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2020.07.12

NISTIR 8286 (Draft) Integrating Cybersecurity and Enterprise Risk Management (ERM) (2nd Draft)

こんにちは、丸山満彦です。

NISTがNISTIR 8286(Draft) Integrating Cybersecurity and Enterprise Risk Management (ERM)(2nd Draft)を公表して、2020.08.21きげんで意見募集をしていますね。

● NIST ITL
・2020.07.09 NISTIR 8286 (Draft) Integrating Cybersecurity and Enterprise Risk Management (ERM) (2nd Draft)

 ・2020.07.09 [PDF]NISTIR 8286 (2nd Draft) (DOI)

First Draftから目次レベルで若干の変更がありますね。。。

Executive Summary

1 Introduction

1.1 Purpose and Scope
1.2 Document Structure

2 Gaps in Managing Cybersecurity Risk as an ERM Input

2.1 Overview of ERM
2.2 Shortcomings of Typical Approaches to Cybersecurity Risk Management
2.3 The Gap Between Cybersecurity Risk Management Output and ERM Input

3 Cybersecurity Risk Considerations Throughout the ERM Process

3.1 Identify the Context
3.2 Identify the Risks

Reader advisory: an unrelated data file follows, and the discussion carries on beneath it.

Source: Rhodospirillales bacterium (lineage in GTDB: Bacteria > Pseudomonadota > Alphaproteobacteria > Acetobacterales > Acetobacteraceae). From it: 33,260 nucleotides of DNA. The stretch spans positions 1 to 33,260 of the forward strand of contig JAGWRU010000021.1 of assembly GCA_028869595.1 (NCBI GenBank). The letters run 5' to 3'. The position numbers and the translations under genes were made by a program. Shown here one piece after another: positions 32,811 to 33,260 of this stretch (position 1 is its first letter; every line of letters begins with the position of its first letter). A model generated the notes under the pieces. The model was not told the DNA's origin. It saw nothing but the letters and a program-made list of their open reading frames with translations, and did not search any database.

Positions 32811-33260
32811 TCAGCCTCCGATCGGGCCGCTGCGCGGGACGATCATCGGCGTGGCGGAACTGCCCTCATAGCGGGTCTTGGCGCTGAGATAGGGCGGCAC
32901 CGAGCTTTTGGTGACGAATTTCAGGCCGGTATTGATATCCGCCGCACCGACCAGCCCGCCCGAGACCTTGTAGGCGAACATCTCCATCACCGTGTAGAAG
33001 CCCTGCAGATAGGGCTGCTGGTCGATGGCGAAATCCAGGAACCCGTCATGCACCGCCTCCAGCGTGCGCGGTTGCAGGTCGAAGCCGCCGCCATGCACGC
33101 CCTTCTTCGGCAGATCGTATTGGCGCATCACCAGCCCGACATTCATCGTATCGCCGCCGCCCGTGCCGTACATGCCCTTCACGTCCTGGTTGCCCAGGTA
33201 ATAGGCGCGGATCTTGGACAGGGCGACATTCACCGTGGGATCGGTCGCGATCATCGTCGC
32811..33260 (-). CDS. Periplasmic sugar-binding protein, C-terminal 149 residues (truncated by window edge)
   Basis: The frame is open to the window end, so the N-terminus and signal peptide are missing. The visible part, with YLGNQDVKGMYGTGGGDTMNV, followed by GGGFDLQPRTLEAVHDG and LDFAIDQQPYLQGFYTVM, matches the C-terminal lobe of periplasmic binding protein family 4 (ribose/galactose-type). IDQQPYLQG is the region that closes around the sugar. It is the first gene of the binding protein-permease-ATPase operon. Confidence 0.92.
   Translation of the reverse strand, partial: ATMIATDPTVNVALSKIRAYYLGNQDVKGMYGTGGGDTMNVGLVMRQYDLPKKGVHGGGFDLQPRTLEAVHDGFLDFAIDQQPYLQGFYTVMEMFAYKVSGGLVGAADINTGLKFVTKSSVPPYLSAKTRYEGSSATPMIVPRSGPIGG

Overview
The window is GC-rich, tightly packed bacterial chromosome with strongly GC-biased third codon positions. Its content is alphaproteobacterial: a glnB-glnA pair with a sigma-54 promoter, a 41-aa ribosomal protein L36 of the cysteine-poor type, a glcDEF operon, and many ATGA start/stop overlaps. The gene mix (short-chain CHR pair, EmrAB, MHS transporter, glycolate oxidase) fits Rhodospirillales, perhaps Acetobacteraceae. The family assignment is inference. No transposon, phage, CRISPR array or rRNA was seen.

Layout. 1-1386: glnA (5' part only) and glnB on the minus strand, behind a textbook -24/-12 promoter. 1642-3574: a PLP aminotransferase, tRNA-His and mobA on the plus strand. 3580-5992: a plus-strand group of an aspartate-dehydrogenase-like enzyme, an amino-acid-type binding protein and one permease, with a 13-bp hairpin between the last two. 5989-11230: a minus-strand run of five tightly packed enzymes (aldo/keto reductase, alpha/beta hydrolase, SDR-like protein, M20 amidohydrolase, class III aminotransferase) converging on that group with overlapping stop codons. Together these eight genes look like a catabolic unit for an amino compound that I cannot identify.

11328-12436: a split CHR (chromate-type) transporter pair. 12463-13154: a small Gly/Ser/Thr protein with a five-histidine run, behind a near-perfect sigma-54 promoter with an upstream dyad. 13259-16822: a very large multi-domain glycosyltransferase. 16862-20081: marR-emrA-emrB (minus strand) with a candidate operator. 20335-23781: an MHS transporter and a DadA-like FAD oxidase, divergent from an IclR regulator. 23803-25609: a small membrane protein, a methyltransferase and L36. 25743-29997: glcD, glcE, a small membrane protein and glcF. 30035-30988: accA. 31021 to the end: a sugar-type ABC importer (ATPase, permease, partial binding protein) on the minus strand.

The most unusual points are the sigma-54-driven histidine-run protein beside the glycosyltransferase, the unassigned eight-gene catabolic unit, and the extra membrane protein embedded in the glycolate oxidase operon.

3.3 Analyze the Risks
3.4 Prioritize Risks
3.5 Plan and Execute Risk Response Strategies
3.6 Monitor, Evaluate, and Adjust
3.7 Considerations of Positive Risks as an Input to ERM
3.8 Creating and Maintaining an Enterprise-Level Risk Register
3.9 Cybersecurity Risk Data Conditioned for Enterprise Risk Rollup

4 Cybersecurity Risk Management as Part of a Portfolio View

4.1 Applying the Enterprise Risk Register and Developing the Enterprise Risk Profile
4.2 Translating the Risk Profile to Inform Boardroom Decisions
4.3 Information and Decision Flows in Support of ERM
4.4 Conclusion

 

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■ 参考

● NIST ITL
・2020.03.19 NISTIR 8286(Draft) Integrating Cybersecurity and Enterprise Risk Management (ERM)
 ・[PDF]NISTIR 8286 (Draft) (DOI)

● まるちゃんの情報セキュリティ気まぐれ日記
・2020.03.20 NISTIR 8286(Draft) Integrating Cybersecurity and Enterprise Risk Management (ERM)

 

Executive Summary